The remark by Edo State Governor, Godwin Obaseki, that the Federal Government printed N60 billion to augment shortfall in March revenue allocation ignited a flurry of comments, thereby necessitating a consciousness on the role the central bank has played in recent times to stabilise the economy. ABDULWAHAB ISA reports
Across the globe, central banks are entrusted with a unified role of protecting the economy from sudden plunge. Be it the United States’ Federal Reserves, Bank of England in United Kingdom; Banque de France, or Bank of Ghana, central banks, indubitably perform core function of getting the economy liquid, and keeping inflation at a moderate level.
This task was put to test recently during COVID-19, a syndrome that tested the economic elasticity of the world. Both developed, developing and struggling economies responded to the crisis spilled by COVID-19 unanimously, using different approaches.
Central banks, the world over, engaged in direct interventions as a means of cushioning the impacts of the pandemic on individuals and businesses. One way of doing it was ‘printing’ monies to inject funds into the system. According to records, at the height of COVID-19 in 2020, the U.S. Fed printed $3 trillion, UK £875 billion, European Union €1.85 trillion; India $44.2 billion, Ghana $1.7 billion and South Africa R.20.9 billion to mention a few. Also, CBN responded appropriately. As of January 2021, the apex bank’s total disbursements amounted to N2.0 trillion via COVID-19 Targeted Credit Facility (TCF), a facility devoted to catering for household and small businesses.
Without doubt, through CBN’s intervention, businesses were revived and individuals’ income boosted. Without such interventions, Nigeria’s economy would have been seriously challenged. Regrettably, however, the interventions are politically being misconstrued. A recent remark by Edo State Governor, Mr. Godwin Obaseki, was laced with such insinuation.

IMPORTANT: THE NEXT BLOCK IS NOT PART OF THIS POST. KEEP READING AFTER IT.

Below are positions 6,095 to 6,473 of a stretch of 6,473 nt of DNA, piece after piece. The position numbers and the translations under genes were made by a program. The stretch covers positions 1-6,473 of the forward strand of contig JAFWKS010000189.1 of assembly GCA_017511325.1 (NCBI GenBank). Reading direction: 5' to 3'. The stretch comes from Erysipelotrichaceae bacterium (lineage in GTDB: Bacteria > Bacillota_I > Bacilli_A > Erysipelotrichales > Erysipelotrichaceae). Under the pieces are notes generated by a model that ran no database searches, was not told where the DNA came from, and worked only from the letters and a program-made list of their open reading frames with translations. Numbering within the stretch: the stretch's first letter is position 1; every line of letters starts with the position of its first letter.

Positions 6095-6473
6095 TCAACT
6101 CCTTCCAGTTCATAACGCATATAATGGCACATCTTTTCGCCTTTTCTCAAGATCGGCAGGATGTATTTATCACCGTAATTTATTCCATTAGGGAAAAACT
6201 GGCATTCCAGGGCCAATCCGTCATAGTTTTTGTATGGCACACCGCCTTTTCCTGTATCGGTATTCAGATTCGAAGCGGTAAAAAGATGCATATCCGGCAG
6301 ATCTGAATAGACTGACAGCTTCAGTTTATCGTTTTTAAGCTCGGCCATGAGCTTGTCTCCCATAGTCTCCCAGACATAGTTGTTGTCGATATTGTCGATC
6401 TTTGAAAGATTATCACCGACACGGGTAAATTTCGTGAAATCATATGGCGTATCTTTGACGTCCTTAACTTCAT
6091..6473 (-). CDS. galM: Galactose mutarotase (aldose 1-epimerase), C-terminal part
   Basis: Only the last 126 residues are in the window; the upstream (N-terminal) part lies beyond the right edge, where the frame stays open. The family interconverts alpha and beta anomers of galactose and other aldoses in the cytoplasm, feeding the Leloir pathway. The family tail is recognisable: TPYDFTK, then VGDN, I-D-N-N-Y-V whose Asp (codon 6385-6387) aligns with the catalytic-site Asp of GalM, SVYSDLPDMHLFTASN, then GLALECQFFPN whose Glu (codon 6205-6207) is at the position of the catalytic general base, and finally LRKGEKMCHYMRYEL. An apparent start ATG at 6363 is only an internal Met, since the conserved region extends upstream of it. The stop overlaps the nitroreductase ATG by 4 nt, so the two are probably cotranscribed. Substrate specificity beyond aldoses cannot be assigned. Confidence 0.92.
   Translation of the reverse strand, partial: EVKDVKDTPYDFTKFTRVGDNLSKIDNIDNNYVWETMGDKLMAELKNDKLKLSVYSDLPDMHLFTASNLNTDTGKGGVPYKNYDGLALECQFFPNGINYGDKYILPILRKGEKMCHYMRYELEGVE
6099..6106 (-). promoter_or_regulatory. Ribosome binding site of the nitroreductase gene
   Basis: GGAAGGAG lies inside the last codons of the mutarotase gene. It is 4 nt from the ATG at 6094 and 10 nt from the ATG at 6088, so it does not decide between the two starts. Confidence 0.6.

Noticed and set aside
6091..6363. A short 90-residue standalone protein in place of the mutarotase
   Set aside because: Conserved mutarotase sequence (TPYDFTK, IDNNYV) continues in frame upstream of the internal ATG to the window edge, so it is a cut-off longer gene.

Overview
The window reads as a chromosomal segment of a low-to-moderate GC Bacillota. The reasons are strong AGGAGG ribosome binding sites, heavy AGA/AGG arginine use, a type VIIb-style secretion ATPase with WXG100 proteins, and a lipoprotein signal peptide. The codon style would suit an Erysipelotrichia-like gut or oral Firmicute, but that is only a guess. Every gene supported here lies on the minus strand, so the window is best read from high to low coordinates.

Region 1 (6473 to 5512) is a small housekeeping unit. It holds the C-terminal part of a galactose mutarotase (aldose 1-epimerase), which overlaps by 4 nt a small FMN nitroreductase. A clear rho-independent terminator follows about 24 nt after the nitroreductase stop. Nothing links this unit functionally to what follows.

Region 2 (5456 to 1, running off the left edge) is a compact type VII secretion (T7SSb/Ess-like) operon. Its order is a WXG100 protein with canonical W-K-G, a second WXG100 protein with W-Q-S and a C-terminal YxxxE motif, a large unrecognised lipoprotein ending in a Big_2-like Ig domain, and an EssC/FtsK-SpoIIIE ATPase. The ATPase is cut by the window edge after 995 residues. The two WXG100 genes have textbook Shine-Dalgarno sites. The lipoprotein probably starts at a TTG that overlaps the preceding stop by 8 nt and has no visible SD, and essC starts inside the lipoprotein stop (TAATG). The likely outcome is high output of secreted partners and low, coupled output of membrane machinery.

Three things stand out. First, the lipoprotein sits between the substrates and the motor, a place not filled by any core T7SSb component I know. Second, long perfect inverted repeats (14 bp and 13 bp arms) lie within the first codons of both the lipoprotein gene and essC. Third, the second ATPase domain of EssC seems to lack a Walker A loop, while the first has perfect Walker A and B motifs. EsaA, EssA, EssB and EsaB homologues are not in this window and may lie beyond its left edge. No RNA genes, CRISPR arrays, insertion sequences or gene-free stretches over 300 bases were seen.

Obaseki lamented that the economy was in a terrible state and supported his claim with Federal Government’s printing of N60 billion to augment shortfall in March revenue allocation. His alarm stirred raging controversy around printing of money. Obaseki said the rising debt profile was worrisome as dependence on crude oil was no longer sustainable. “Nigeria has changed.
The economy of Nigeria is not the same again, whether we like it or not. Since the civil war, we have been managing, saying money is not our problem as long as we are pumping crude oil everyday,” he said. The governor’s remark called to question the role of the central bank in times of economy distress. However, Minister of Finance, Budget and National Planning, Mrs. Zainab Ahmed, at the end of a meeting of the Federal Executive Council (FEC) in Abuja, described the claim as not only untrue but unfortunate.
Speaking on intervention in the face of COVID-19, CBN Governor, Mr. Godwin Emefiele, last week in Awe, Nassarawa State, said what CBN did was in tandem with global responsibility of central banks. Emefiele told reporters that the controversy was unnecessary as CBN acted in national interest. According to him: “It’s very inappropriate for people to just give coloration to printing money as if it is some foreign word coming from the sky.” He said since the state government had resorted to indicting the Federal Government and, by extension, CBN, for assisting them with bailout to meet their financial obligations during the 2015/2016 fiscal crisis, they must repay the debts. “If you understand the concept of printing money. The concept printing of money; it is about lending money.
That’s our job – to print. “It’s about lending money and so there’s no need putting the controversy about printing of money as if we are going into the factory printing the naira and start distributing on the streets. “I think it’s important for me to put it this way – that in 2015/2016, the kind of situation we found ourselves now, which is even worse than 2015/2016, we did provide a budget support facility to all the states of this country. “That loan remains unpaid till now. And we are going to insist on the states paying back those monies since they’re accusing us of giving them loans.